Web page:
Fanfare and flash bulbs greeted the Golden Eagle Danube Express this week on its arrival at Tehran station. The passengers were showered with gifts and good wishes, and eagerly pressed for quotes or poses, as they disembarked at Iran’s capital into a welcoming scrum of tourism officials, residents and international news and television crews.
Ayatollah Khomeini, hard-line architect of Iran’s Islamic revolution, might not have approved. But the much-heralded arrival of this luxury period-style service, the first private European train permitted to enter the country, is being seen as headline evidence of the thaw in relations between the West and the Islamic Republic since the election last year of comparative moderate President Hassan Rouhani.
It especially marks a new beginning for tourism in a country that’s little visited despite being richer even than neighbouring Turkey in world heritage sites such as ancient Persepolis and Isfahan’s exquisite Naqsh-e Jahan Square.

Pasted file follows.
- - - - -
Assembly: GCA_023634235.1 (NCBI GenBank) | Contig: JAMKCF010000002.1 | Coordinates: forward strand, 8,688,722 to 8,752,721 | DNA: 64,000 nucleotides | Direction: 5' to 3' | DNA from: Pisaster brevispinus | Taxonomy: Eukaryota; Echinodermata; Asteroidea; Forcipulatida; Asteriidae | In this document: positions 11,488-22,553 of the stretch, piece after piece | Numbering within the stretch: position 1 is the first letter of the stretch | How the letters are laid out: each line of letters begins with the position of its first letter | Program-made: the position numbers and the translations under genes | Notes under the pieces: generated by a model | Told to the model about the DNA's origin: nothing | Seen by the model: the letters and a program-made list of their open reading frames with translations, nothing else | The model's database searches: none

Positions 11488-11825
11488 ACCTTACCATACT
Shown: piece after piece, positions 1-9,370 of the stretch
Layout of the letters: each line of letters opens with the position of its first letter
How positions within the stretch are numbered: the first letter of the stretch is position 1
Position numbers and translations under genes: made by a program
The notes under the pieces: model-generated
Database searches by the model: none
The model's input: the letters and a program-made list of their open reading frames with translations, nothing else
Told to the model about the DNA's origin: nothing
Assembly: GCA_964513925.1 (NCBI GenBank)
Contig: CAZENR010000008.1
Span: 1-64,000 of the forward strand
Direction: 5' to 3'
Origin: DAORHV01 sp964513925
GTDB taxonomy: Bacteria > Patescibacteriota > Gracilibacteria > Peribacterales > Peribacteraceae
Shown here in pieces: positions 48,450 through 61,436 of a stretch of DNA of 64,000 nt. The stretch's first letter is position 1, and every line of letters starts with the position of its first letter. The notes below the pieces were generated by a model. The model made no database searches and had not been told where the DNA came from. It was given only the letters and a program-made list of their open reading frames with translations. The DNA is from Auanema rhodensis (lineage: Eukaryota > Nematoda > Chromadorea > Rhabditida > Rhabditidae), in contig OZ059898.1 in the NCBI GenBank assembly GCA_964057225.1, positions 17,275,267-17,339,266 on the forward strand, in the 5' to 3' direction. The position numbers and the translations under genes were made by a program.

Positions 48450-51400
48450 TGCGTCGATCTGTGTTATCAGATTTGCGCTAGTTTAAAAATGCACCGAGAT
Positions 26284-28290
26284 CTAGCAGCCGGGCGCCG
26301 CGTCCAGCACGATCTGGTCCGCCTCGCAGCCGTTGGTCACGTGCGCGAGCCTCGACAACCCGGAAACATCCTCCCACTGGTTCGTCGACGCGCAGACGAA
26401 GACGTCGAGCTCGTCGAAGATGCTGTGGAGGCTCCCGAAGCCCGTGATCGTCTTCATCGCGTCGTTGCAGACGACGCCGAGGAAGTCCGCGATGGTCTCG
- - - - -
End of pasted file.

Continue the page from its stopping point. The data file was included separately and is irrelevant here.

“We’re on target to double the number of incoming visitors from 2.3 million in 2013 to 4.6 million this year,” says Ebrahim Pourfaraj of the Iran Tourism Operators’ Association.
The inaugural “Jewels of Persia” departure, carrying 62 mostly Australian, American and European passengers, left Budapest two weeks earlier for the 4,100-mile journey. The train first passed through Hungary, Romania and Bulgaria, its regular touring grounds, before crossing Turkey for the first time to make its historic entrance east of Lake Van into the Islamic Republic.